- Standby generation can avoid the cost of a power outage to your business.
- Leasing programs work well when backup power is not required on a continual basis.
- Automatic transfer switches are often required on large generators.
From a business standpoint, the decision to specify a standby generator system is based on how much an electrical outage will cost in lost production, lost revenue, and dissatisfied customers. If you know the cost of an outage to your business and the capital, operating, and maintenance costs of a standby generator, you can analyze the numbers.
Depending on the type of business, the cost of downtime for a one-hour power outage can vary greatly:
- Financial services: up to $7 million
- Credit card service: $2 to $3 million
- Airline reservations: up to $100,000
For a grocery store, an outage lasting more than one hour could also result in considerable product loss. A standby generator could save a large grocery store $50,000 to $80,000 per day in food spoilage losses and lost customer revenues.
Hospitals may only require 40 to 50 hours of standby generation in a given year, but hospital personnel must consider the welfare of their patients; access to backup power could be a lifesaver. When Superstorm Sandy hit the East Coast, one hospital remained operational because of a natural gas backup system; other hospitals had to evacuate patients.
In September 2014, more than 400,000 homes and businesses across Michigan were without power from severe storms. Power outages cost the U.S. economy an average of $18 billion to $33 billion every year, according to the White House.
Types of standby generators include diesel and natural gas reciprocating engines, natural gas and steam turbines, micro turbines, and fuel cells. Diesel and natural gas generators currently dominate the standby power market, but micro turbines and fuel cells are emerging as viable options. Because of the limited number of hours that a typical standby generator operates, the primary driver in equipment selection is installed capital cost. As micro turbine and fuel cell capital costs come down, their share of the market should increase.
Large generators usually require automatic transfer switches (ATS), which disconnect the generator from the grid to prevent back feeding of power into utility lines (a safety issue); particularly when a lineman is making repairs during an outage. During that time, the ATS will start the generator and transfer the power automatically. Properly designed systems may also include a coolant block heater, battery charger, and plant exerciser.
The total system operates automatically in a matter of seconds, and most are protected against high oil temperature, low coolant level, high engine temperature (liquid cooled), over-crank, and over-speed. The plant exerciser automatically starts the generator at preset intervals, charging the starting batteries and bringing the engine up to operating temperature. This ensures that the generator will be in good working condition when needed.
A variety of facilities require standby generators; especially businesses relying on computers and other sensitive electronics. According to the U.S. Energy Information Administration, about 75 percent of commercial businesses have backup generators with an average size of 18 kW. Existing standby generation capacity is estimated at 40,000 megawatts, or 5 percent of the total installed electric generation in the U.S. This number is expected to increase as facilities continue to realize the importance of continuous power availability.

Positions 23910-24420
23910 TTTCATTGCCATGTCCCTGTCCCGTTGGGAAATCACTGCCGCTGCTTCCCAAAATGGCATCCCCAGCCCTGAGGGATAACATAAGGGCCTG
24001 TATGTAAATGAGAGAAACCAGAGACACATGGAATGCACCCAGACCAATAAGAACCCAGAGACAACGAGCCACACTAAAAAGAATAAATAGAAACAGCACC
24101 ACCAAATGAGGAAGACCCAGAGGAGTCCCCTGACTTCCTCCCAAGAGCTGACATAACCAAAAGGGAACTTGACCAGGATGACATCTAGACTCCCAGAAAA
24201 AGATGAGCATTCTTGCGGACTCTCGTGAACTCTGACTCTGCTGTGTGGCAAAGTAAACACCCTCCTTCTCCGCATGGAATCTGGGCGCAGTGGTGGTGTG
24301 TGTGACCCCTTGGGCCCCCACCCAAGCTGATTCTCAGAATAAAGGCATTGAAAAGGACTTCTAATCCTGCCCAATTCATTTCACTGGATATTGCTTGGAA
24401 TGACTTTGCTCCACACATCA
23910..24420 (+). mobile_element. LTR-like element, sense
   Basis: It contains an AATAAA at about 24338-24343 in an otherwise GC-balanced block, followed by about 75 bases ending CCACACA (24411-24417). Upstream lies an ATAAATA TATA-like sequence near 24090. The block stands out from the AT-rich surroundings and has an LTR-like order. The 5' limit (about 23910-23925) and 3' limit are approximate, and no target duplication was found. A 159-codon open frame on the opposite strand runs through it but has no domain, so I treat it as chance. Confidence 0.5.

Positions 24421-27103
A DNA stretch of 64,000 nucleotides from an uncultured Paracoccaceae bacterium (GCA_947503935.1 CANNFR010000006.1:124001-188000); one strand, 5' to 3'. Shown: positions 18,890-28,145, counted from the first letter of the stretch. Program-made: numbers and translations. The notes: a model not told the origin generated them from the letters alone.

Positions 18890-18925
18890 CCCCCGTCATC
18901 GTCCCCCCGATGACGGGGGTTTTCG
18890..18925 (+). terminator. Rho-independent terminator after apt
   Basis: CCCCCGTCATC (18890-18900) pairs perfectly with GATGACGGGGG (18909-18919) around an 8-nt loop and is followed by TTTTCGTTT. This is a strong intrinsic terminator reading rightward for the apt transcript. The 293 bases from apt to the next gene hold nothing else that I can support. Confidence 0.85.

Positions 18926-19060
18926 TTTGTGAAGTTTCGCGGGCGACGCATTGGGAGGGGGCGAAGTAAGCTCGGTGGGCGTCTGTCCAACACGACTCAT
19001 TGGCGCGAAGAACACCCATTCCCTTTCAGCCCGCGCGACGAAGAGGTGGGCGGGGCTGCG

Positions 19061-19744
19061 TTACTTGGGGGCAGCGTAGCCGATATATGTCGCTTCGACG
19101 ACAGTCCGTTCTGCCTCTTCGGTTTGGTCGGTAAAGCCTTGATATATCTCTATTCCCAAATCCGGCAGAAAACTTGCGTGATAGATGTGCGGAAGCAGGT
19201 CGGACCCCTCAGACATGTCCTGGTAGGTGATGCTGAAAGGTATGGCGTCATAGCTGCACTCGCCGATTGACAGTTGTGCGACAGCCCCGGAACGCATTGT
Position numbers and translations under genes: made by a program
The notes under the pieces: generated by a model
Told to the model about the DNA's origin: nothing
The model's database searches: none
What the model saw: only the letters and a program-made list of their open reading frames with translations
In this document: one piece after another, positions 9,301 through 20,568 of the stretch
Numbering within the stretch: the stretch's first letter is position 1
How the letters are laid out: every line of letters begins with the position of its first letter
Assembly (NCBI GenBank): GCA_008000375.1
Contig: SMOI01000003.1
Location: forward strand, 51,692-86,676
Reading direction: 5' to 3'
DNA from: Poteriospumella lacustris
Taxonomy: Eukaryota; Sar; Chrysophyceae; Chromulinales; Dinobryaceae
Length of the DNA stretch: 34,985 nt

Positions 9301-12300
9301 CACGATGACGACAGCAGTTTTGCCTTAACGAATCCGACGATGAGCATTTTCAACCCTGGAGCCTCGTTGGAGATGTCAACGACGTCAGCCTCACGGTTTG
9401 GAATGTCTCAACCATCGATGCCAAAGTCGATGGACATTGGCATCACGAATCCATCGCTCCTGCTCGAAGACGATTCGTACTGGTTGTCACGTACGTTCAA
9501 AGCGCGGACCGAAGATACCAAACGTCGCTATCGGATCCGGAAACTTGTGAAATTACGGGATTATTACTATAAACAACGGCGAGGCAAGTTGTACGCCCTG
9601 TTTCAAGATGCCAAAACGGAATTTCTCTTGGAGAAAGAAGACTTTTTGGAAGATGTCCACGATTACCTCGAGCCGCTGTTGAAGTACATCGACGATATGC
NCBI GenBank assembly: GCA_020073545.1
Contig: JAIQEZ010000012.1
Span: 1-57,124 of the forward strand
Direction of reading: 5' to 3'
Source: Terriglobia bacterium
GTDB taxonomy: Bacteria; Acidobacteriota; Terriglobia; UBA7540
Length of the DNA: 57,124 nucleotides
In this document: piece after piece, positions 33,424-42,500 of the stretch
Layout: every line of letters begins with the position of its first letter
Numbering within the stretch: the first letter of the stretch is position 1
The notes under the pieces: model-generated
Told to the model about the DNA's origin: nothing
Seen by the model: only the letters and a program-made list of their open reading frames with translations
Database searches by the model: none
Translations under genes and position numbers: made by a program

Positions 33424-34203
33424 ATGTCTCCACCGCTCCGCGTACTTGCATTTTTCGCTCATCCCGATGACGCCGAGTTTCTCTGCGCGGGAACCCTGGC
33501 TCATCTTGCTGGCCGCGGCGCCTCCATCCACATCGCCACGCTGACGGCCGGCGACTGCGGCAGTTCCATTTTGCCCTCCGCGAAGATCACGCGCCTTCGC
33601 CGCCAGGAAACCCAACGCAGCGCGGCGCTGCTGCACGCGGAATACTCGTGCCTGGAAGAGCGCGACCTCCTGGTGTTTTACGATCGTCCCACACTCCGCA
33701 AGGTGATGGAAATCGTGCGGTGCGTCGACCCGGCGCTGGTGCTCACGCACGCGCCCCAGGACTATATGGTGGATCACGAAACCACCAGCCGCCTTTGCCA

Selecting a system
In selecting a system, capital costs and operating costs need to be considered. Capital costs for a diesel generator fall in the $400 to $700 per kilowatt range, depending on the size. Natural gas generators are more expensive, but can pay for themselves in lower fuel costs if they operate for a significant period. Leasing programs are available for construction projects and other situations where backup power capability is not required on a continual basis.
You may also want to consider a multiple-generator system. A single, large standby generator might be capable of supplying power to all of a facility's critical loads, but dividing these loads among multiple smaller generators can maximize reliability and increase flexibility. For example, with multiple generators, one unit can be taken offline for maintenance without affecting the availability of standby power.
Be aware of any federal, state, and local environmental regulations regarding the installation and operation of generators. Many states and localities have restrictions on operating hours and emissions limits for diesel generators. These regulations may impact the cost of different system options.
Cost versus opportunity
When considering a standby power system, calculate all critical electrical loads at your facility. Consider peak power surges; single-phase loads and load imbalance; nonlinear loads such as battery chargers and uninterruptible power supplies; regenerative loads such as elevators; and power factor. Lower power factor loads require larger alternators or generator sets to serve the load adequately.
Often, the financial hardship of a power outage is not fully understood until after the fact. Take a hard look at your current business operations and assess what the financial impact of a long-term power loss would be, and then compare this cost to the cost of leasing or owning a standby generation system.